COMMENTARY: Nunavut July 10, 2018 - 2:15 pm

Beyond the headlines, July 10

In an era of Facebook and “fake news,” media literacy is more important than ever

THOMAS ROHNER

If you trust news outlets to hold government and corporations accountable, who holds the media accountable? The short answer is people like you, readers of Nunatsiaq News.

But that’s not always an easy task. Even with Nunavut’s slow internet speeds and low internet access, Nunavummiut are increasingly exposed to news from around the world through their computers, phones and tablets via news sites, social media like Facebook or online ads.

And now there is “fake news” to worry about and “advertorials,” which are ads written to fool you into believing what you’re reading is really news.

How do you know if that “news story” your Facebook friend posted about fidget spinners taking off children’s fingers, or about electronic cigarettes blowing up in people’s faces, or about the harm of smoking weed, is really “true”? How can you test the information in those stories? And what should you do with, or think or say about, that information?

The goal of this column is to encourage Nunavummiut to become more critical consumers of news, to encourage what is called “news media literacy.” News media literacy in Nunavut, where just a generation or two ago Inuit largely grew up in outpost camps—without WiFi—is arguably even more important.

Here are the top four reasons I think news media literacy is important:

• The amount of information we are subjected to through news media is only going to increase as Nunavut internet improves and the territory becomes more integrated into Canadian and global society.

• That increase makes it even more important for us to hone skills that help us recognize what is news versus opinion versus advertisement, and who is paying for those messages.

• Those skills will help us develop informed opinions, have informed discussions and make informed choices as citizens of a democratic society.

• Making informed choices in a democratic society is directly linked to our sense of dignity—if we’re being blindly brainwashed into believing false statements and acting on those statements, we are robbed of our dignity.

One of the first lessons I learned when Nunatsiaq News hired me out of journalism school in 2014 was how to use Google. Don’t ask a question if you can answer that question yourself in almost no time simply by Googling, my editors taught me.

Knowing how to look things up yourself can be especially important when you encounter so-called news on Facebook, where a closed group of people you’ve collected over the years are more likely than not to post messages you already agree with.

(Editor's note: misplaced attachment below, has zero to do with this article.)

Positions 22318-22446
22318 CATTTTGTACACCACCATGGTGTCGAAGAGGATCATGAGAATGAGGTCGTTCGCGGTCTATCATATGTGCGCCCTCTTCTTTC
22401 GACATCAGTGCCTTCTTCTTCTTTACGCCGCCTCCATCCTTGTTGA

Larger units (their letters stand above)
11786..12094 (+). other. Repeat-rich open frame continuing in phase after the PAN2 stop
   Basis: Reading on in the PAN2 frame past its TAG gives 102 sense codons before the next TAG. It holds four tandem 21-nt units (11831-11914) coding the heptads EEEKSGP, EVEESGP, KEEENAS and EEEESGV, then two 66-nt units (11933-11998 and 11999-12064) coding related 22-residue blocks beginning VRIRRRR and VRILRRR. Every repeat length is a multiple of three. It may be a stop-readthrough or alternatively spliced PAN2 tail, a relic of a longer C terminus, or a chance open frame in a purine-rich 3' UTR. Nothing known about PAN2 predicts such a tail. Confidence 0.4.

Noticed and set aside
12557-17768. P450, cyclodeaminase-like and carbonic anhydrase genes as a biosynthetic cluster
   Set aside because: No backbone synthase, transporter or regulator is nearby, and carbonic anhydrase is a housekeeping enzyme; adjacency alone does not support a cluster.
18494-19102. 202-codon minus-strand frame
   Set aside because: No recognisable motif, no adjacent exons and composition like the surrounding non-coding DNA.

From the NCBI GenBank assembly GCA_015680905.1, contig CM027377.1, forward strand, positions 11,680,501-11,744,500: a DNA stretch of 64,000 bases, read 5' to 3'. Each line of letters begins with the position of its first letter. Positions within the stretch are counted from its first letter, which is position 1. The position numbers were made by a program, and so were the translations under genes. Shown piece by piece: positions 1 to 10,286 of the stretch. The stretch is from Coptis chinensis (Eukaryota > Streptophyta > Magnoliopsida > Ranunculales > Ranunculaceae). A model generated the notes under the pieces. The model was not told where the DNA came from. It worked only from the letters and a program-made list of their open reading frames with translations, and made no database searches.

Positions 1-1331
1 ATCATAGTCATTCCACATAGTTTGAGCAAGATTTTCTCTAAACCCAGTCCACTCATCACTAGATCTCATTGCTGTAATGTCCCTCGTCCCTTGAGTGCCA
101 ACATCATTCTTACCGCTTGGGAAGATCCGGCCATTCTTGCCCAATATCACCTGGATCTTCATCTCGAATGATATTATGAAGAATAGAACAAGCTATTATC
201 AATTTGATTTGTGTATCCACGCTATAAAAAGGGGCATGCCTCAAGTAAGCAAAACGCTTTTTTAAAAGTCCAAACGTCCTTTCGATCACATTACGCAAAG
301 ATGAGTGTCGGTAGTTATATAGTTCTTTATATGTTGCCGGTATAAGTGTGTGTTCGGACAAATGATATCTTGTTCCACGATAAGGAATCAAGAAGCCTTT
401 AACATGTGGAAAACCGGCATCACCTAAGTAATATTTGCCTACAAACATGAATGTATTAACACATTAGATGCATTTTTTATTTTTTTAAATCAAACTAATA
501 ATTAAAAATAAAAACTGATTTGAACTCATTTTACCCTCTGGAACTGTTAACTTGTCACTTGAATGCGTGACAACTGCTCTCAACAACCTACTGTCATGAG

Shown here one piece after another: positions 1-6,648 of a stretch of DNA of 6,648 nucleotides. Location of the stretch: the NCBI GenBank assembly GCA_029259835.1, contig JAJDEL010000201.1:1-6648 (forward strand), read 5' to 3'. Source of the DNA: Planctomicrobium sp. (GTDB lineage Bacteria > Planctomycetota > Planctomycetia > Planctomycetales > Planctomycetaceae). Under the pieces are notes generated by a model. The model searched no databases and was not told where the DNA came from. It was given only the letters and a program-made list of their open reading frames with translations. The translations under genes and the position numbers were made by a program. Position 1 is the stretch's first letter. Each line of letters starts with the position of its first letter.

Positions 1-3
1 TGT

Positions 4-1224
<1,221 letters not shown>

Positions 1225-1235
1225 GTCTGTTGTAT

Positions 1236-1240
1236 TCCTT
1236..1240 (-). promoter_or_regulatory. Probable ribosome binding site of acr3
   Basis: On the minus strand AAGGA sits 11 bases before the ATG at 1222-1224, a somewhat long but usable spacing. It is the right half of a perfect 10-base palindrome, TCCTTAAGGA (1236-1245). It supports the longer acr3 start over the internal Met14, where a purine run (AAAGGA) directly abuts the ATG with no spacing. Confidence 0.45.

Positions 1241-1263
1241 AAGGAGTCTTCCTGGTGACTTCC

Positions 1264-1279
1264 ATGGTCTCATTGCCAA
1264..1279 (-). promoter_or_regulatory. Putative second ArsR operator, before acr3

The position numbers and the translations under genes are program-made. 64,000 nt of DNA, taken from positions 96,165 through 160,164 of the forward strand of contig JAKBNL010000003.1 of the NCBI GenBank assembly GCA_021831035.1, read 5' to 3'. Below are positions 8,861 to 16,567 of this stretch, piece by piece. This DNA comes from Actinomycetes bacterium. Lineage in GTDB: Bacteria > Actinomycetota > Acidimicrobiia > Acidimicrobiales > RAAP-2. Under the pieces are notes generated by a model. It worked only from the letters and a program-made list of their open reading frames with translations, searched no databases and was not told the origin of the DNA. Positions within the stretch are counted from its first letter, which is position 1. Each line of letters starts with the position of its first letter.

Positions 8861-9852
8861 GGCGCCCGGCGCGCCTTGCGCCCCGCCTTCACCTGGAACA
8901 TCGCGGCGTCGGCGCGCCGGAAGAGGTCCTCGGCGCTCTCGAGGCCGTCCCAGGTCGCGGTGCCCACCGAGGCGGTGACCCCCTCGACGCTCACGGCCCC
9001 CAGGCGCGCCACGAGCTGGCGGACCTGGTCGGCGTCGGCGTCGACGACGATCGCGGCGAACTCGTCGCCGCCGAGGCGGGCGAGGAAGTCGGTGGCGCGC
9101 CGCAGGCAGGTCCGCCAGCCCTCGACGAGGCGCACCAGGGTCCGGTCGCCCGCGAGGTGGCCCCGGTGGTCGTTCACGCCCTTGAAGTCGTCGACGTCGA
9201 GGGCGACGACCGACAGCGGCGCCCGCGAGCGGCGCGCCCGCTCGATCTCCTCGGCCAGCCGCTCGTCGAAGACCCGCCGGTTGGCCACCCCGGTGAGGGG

With governments, corporations and even news agencies competing for your trust and confidence, it is crucial for citizens of a democratic society to arm themselves with tools of critical thinking.

“Citizens of the democratic societies should undertake a course of intellectual self-defence to protect themselves from manipulation and control, and to lay the basis for meaningful democracy,” wrote Noam Chomsky in his book Necessary Illusions: Thought Control in Democratic Societies. Chomsky is a famous academic who has been analyzing Western news media for over 30 years.

In the coming columns, I will do my best to present useful information and interesting anecdotes that show a side of journalism you may not be familiar with. Reading through Nunatsiaq News’ colourful comment section—something I would only recommend in moderation—shows many readers have strong feelings and opinions about news stories. If you have any suggestions of topics to address in this column—questions, frustrations, even anger—I hope you will contact me.

Beyond the Headlines is a biweekly column that provides a behind-the-scenes look at journalism in Nunavut. Its aim is to encourage readers to consume news with a skeptical mind. Thomas Rohner is a freelance investigative reporter who has lived in Iqaluit for four years, and has contributed stories to Nunatsiaq News, CBC North and the Toronto Star. You can contact him at Thomas.rohner@gmail.com or find him on twitter @thomas_rohner.